Pale Fire Summary
Pale Fire has two story-lines. One story takes place in New Wye, a small New England town, and the other takes place in a foreign land called Zembla. John Shade is a poet and professor who lives in New Wye. Shade is regarded as a success within literary circles. Shade's final work is a poem called "Pale Fire." It is divided into four cantos, and Shade dies before he writes the final line (Line 1000) of the poem.
The novel, Pale Fire, includes a foreword, the text of Shade's poem, extensive commentary, and a table of contents. Charles Kinbote is the author of the foreword and commentary. Kinbote tells us that he is a literature professor. He was also Shade's next door neighbor. Kinbote comes from a country called Zembla, and he is rather lonely in the United States. Despite the mounting criticism of his peers, Kinbote has decided to edit Shade's poem and publish his commentary as well. Kinbote's detractors suggest that he is without sufficient academic qualifications, and too psychologically unstable to complete the work.
Kinbote tells us that he was very close to Shade and knows more about the poem than anybody else. In fact, Shade's poem is largely inspired by Kinbote's stories about his life in Zembla. Throughout the commentary, Kinbote explains how Zembla fits into Shade's autobiographical poem. Kinbote alleges many details that hilarious because they are bizarre and obviously false. One wonders whether Zembla even exists.
Kinbote's ultimate argument is that he is actually Charles the Beloved, the exiled king of Zembla. In the commentary, Kinbote uncovers many of the intricacies and details of court life. Kinbote expresses the frustration of having to choose a spouse (he strongly dislikes both women and politics), and he longs for the luxuries of the royal life. A coup has forced Charles to escape the palace and he has eventually arrived incognito in New Wye.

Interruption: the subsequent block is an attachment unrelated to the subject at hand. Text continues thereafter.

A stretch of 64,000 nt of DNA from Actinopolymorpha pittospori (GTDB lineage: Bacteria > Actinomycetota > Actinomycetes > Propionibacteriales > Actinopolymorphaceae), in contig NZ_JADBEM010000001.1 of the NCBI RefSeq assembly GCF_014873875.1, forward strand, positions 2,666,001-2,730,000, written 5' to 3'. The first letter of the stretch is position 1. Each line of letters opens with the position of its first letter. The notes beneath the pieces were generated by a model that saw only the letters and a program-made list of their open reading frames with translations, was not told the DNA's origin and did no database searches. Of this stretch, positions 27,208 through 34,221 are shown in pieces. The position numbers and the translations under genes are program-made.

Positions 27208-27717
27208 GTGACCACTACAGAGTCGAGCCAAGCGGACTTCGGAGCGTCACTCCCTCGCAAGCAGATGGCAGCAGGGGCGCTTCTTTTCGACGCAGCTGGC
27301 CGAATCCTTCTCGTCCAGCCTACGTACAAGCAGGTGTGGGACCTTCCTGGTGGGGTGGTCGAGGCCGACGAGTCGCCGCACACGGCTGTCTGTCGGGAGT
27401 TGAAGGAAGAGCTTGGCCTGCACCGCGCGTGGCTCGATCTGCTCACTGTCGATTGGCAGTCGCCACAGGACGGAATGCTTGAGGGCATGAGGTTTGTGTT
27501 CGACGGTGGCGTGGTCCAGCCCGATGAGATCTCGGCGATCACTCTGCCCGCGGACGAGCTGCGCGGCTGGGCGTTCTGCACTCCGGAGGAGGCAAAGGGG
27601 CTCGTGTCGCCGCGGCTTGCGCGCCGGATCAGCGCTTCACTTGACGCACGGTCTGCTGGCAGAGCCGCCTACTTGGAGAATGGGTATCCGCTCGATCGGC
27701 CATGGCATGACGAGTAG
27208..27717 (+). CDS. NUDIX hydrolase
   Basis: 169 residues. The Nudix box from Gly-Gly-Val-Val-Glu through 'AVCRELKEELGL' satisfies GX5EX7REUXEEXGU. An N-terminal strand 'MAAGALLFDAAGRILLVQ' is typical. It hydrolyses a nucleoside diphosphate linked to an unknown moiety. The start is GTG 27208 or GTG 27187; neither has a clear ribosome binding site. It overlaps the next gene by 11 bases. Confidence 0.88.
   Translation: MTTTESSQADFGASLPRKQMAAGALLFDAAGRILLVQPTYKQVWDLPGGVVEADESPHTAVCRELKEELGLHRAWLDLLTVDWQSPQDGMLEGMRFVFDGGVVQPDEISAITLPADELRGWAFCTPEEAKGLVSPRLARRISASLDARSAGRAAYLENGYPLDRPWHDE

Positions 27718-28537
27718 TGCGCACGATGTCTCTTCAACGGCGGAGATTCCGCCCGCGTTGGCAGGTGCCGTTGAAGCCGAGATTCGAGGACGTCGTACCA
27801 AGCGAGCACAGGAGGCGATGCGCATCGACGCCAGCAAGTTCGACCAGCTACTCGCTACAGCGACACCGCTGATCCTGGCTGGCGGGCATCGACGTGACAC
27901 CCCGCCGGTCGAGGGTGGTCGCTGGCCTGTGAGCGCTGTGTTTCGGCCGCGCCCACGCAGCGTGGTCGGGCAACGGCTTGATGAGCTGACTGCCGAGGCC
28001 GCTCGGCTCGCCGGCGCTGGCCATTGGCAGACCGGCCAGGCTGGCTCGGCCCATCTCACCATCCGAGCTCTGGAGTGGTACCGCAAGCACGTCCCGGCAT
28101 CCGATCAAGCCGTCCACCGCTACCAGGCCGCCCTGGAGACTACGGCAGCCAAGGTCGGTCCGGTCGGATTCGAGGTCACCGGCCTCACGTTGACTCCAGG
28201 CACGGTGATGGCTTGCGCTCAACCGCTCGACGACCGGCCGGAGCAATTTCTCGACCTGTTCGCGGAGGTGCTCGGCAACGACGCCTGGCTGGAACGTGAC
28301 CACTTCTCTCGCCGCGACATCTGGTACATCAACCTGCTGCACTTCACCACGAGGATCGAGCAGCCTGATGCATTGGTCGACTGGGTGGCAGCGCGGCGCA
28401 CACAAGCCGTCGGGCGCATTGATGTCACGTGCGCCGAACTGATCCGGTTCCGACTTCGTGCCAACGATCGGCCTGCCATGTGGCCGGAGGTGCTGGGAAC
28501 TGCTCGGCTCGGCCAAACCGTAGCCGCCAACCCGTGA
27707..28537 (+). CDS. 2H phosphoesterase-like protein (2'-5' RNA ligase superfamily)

Unfortunately, a man named Gradus has the task of finding and assassinating the exiled king. Kinbote explains Gradus' unsuccessful maneuvers. As secret assassins go, Gradus is a very poor one, but he inches closer and closer to the king.
In New Wye, Kinbote experiences university politics first hand. Many of his colleagues envy the close personal relationship Kinbote shares with Shade. In the end, Gradus makes his way to New Wye, though he ends up shooting (fatally) John Shadethis, of course, was not his intention. Kinbote's gardener is on hand to swiftly beat Gradus into unconsciousness. Kinbote takes advantage of the opportunity and he hides Shade's manuscript in his house. Kinbote then returns to the scene to wait for the police and authorities to arrive. Gradus soon commits suicide while under psychiatric watch. Kinbote remains confident, however, that it is only a matter of time before a "bigger, more competent Gradus" will continue the mission.
Pale Fire Essays and Related Content
- Pale Fire: Major Themes
- Pale Fire: Essays
- Pale Fire: Questions
- Pale Fire: Purchase the Novel and Related Material
- Vladimir Nabokov: Biography
- Pale Fire Summary
- About Pale Fire
- Character List
- Major Themes
- Summary and Analysis of Foreword to Canto 2
- Summary and Analysis of Cantos 3-4
- Summary and Analysis of Commentary on Cantos 1-2
- Summary and Analysis of Commentary on Cantos 3-4
- Related Links on Pale Fire
- Test Yourself! - Quiz 1
- Test Yourself! - Quiz 2
- Author of ClassicNote and Sources